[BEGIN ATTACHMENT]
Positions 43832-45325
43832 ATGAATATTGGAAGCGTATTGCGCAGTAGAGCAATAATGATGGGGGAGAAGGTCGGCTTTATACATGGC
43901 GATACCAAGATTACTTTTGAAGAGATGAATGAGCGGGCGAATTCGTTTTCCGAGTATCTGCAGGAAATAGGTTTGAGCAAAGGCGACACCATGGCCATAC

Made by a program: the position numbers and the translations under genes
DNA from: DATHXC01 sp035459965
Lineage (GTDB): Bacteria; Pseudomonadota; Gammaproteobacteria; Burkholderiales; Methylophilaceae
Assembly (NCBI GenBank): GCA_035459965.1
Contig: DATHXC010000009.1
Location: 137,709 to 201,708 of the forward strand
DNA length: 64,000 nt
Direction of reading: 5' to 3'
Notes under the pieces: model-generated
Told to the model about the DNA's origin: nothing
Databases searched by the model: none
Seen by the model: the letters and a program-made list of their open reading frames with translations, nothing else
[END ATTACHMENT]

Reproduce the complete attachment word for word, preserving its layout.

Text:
Positions 43832-45325
43832 ATGAATATTGGAAGCGTATTGCGCAGTAGAGCAATAATGATGGGGGAGAAGGTCGGCTTTATACATGGC
43901 GATACCAAGATTACTTTTGAAGAGATGAATGAGCGGGCGAATTCGTTTTCCGAGTATCTGCAGGAAATAGGTTTGAGCAAAGGCGACACCATGGCCATAC

Made by a program: the position numbers and the translations under genes
DNA from: DATHXC01 sp035459965
Lineage (GTDB): Bacteria; Pseudomonadota; Gammaproteobacteria; Burkholderiales; Methylophilaceae
Assembly (NCBI GenBank): GCA_035459965.1
Contig: DATHXC010000009.1
Location: 137,709 to 201,708 of the forward strand
DNA length: 64,000 nt
Direction of reading: 5' to 3'
Notes under the pieces: model-generated
Told to the model about the DNA's origin: nothing
Databases searched by the model: none
Seen by the model: the letters and a program-made list of their open reading frames with translations, nothing else